If you’ve got $116,000 to spare, you might have a shot of getting an Apple computer with 4k of memory to play with.
A rare working Apple I computer from 1976 is up for auction this weekend in Cologne. The auction house is inviting starting bids of 90,000 euros, though it has an estimated sale price of 200,000 to 300,000 euros (US$260,000 to $390,000).
The computer is rare as only around 200 were made by Steve Wozniak in the garage of Steve Jobs’s family home. Of those only 46 are known for certain to still exist and only half a dozen are confirmed to be in working order.
The Apple 1 was supplied as a motherboard with the buyer having to supply the peripherals. This lot includes what the auctioneers call “authentic” peripherals including a keyboard, monitor and cassette recorder that appear to have been bought at the time. The lot also includes an original cassette interface card and reproductions of the original cassettes for loading software, including Basic.
The auction winner will also get a copy of a signed letter from Steve Wozniak in 1978 offering the original buyer $400 if he traded in his Apple I for an Apple II.
That original buyer may attract interest among US bidders as it’s Fred “Scrap Iron” Hatfield, who played for five teams during a 1950s Major League Baseball career. He died in 1998 and the ownership of the computer after that is uncertain: it’s being offered for sale by an anonymous US citizen.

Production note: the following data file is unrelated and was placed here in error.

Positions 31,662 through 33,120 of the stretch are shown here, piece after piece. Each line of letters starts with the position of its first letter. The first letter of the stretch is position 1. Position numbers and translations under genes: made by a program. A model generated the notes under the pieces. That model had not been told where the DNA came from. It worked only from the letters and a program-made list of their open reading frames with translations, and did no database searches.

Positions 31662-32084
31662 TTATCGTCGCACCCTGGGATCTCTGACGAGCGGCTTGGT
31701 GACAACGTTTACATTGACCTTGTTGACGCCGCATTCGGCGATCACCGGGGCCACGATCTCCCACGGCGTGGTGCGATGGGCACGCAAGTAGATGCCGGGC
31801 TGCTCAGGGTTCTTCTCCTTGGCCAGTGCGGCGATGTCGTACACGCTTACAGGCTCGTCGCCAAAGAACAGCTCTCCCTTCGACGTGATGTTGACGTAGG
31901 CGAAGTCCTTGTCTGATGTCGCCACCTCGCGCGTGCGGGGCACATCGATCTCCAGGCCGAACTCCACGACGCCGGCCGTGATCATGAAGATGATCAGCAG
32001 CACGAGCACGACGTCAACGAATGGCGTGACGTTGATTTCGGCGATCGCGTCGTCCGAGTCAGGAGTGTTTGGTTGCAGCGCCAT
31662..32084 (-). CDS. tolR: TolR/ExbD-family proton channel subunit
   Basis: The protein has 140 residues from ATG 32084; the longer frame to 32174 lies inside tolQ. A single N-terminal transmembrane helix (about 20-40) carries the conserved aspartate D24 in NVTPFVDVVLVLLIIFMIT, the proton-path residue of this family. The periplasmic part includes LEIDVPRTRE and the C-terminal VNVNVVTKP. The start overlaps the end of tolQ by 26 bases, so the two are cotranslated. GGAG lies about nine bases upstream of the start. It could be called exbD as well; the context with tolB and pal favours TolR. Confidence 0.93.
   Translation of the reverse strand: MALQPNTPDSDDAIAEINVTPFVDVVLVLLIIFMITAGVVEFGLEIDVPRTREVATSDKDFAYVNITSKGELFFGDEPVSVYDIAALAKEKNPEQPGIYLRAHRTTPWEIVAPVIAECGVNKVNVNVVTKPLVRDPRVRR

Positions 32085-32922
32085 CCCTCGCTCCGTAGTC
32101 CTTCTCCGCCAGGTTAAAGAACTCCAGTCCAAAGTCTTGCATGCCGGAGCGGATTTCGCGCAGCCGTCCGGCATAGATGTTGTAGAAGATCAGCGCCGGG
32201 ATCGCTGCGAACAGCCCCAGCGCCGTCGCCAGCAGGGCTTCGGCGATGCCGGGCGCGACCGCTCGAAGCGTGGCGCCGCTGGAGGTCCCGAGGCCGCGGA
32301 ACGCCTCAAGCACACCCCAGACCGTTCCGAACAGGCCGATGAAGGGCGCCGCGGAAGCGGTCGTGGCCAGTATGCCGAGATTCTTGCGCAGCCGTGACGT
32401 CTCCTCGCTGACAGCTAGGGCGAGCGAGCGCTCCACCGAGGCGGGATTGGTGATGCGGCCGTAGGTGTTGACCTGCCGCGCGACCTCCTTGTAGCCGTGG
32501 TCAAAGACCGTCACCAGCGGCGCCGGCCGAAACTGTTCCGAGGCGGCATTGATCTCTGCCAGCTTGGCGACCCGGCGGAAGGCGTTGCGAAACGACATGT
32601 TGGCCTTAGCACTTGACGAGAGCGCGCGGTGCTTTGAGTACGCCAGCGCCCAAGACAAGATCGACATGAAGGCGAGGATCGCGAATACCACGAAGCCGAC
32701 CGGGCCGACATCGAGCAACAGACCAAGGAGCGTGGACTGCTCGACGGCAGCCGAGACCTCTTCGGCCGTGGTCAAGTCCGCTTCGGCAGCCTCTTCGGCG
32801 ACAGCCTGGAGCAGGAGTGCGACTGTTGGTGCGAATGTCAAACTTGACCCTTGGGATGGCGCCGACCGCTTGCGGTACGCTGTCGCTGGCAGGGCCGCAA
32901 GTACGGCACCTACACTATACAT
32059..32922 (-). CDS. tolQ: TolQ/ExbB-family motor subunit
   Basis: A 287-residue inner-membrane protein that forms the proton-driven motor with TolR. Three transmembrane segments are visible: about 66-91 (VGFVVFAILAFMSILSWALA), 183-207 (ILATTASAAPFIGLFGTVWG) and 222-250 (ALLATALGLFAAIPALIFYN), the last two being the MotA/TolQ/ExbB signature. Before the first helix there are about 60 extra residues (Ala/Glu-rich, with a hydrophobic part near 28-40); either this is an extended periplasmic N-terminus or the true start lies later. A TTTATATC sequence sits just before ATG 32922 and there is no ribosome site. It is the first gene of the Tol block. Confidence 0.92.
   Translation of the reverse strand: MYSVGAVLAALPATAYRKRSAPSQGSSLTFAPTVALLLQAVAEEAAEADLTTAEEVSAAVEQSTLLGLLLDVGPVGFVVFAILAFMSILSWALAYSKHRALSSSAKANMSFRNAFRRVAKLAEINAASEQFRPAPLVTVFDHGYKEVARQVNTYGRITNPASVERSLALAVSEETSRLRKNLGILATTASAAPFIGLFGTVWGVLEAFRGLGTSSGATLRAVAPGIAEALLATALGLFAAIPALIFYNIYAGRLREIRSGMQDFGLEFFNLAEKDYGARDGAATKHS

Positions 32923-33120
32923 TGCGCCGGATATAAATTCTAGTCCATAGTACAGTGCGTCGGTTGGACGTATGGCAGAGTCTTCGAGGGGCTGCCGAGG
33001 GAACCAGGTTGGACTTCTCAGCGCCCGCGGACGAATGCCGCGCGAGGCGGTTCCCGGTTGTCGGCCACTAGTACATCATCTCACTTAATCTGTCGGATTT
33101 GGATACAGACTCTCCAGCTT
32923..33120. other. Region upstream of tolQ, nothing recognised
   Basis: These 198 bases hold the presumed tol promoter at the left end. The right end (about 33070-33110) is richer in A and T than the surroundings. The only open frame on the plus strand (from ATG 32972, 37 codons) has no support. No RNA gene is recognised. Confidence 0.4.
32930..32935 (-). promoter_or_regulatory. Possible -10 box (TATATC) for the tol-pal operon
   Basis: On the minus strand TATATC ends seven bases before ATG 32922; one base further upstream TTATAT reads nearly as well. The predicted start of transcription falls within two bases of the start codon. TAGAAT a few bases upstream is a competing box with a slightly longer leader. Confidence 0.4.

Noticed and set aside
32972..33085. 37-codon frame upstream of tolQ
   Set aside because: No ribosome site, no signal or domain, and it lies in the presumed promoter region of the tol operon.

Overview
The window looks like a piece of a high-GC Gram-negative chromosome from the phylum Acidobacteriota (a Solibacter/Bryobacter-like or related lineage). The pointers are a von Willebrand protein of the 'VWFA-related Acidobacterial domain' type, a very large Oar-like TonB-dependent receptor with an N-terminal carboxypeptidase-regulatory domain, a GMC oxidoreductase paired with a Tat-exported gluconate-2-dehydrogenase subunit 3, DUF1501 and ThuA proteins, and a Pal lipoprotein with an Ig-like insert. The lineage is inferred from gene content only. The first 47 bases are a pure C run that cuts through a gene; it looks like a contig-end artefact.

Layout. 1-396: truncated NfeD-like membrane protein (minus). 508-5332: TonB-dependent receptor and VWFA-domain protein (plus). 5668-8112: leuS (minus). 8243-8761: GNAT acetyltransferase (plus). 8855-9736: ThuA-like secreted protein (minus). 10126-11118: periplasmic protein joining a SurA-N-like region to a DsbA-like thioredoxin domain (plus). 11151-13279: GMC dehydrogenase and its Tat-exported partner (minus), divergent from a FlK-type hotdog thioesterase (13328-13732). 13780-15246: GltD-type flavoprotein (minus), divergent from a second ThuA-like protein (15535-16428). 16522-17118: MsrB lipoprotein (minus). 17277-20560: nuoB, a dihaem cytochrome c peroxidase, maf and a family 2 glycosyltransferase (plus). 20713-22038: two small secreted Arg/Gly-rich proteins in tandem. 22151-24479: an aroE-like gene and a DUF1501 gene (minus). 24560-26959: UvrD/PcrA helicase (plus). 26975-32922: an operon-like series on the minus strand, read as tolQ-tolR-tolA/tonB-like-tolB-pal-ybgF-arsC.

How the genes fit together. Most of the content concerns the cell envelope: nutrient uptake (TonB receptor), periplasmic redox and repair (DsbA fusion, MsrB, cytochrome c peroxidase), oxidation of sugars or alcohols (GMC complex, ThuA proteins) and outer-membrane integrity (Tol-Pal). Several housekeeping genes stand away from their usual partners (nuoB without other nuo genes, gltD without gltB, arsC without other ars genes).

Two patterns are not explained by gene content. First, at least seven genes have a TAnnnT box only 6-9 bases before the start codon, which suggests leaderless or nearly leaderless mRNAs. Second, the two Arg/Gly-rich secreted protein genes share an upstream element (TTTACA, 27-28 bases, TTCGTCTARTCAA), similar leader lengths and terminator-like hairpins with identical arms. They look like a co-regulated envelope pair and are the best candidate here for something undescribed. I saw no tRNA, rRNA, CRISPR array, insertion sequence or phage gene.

Two working Apple I machines have been auctioned before, both last year, fetching $374,500 and $640,000 respectively. Auctioneers believe the latter price was unusually high and that the former is more likely to become a standard amount — or at least as standard as such a rare lot can be. Non-working Apple I machines have previously disappointed at auction.
Geeks on a tighter budget might still find something to bid on as the lot is part of an auction of office antiques, science and technology. Other lots include several adding machines including a Russian arithmometer, an Enigma machine, a six-digit calculator made by Pascal, and an Apple Lisa-1, the first machine to ship with a mouse and use a graphical user interface. There’s also an Apple II and an Apple III if you fancy collecting a set.